Tyne and Wear HER(15729): Jarrow Slake, gibbet - Details
Jarrow Slake, gibbet
William Jobling was a miner, hanged in 1832 for the murder of Nicholas Fairles, colliery owner and magistrate. After the hanging Jobling's body was carried through the streets in a cart to be displayed on a gibbet at Jarrow Slake. He was one of the last people to be gibetted in England. Jobling and his companion Ralph Armstrong were on strike when they begged the magistrate for money on 11 June 1832. When Fairles refused Armstrong attacked him with a stick and then fled, leaving Jobling to take the blame for Fairles' death. The Society of Antiquaries of Newcastle upon Tyne has a woodcut print dating to the 1830s depicting the murder. The text above the picture reads: "the body of the unfortunate Jobling hangs in a very conspicuous place in Jarrow Slake. Great crowds continue to visit the spot, and at high water several boats appraoch the spot on which the body is suspended. The sight from the road is most appalling. A collection is making at the turnpike gate for the widow and children of the unfortunate man; but it is much to be desired that the contributions for this object were placed in the hands of some respectable person who would see to its being properly applied. Jobling, it will be remembered, was executed for the murder of Mr Fairles, a magistrate. Was his case so much worse than that of Cooke, that ministers should revoke the gibbeting sentence for the latter, and enforce it on the former? Or is gibbeting supposed to be more effective in Durham than it is in Leciester?".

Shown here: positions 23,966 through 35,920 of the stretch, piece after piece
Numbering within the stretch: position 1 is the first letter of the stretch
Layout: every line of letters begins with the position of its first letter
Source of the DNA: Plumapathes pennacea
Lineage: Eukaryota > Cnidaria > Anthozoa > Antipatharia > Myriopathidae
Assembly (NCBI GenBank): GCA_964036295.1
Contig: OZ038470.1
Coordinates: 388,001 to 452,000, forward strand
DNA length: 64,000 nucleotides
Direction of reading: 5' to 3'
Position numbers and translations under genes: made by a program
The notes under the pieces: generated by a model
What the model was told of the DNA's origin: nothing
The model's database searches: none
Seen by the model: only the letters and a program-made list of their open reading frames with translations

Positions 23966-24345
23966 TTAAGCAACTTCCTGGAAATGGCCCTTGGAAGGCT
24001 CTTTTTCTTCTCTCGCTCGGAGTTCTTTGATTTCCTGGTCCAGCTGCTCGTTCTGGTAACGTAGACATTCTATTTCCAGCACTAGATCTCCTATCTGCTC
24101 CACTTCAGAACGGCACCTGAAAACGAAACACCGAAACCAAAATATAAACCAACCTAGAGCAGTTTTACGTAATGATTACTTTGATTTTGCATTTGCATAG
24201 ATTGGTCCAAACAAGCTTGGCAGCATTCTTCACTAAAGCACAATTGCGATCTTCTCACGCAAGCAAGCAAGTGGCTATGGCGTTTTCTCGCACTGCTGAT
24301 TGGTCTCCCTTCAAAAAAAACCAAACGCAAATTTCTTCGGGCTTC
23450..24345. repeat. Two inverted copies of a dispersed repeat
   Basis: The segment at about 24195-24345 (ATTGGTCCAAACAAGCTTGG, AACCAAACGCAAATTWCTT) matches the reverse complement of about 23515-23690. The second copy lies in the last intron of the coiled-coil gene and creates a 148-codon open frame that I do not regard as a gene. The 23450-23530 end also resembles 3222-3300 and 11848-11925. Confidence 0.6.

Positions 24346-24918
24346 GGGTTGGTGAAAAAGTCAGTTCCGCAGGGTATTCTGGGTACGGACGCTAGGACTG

Woodcut print of the murder, 1830s, held by Society of Antiquaries of Newcastle upon Tyne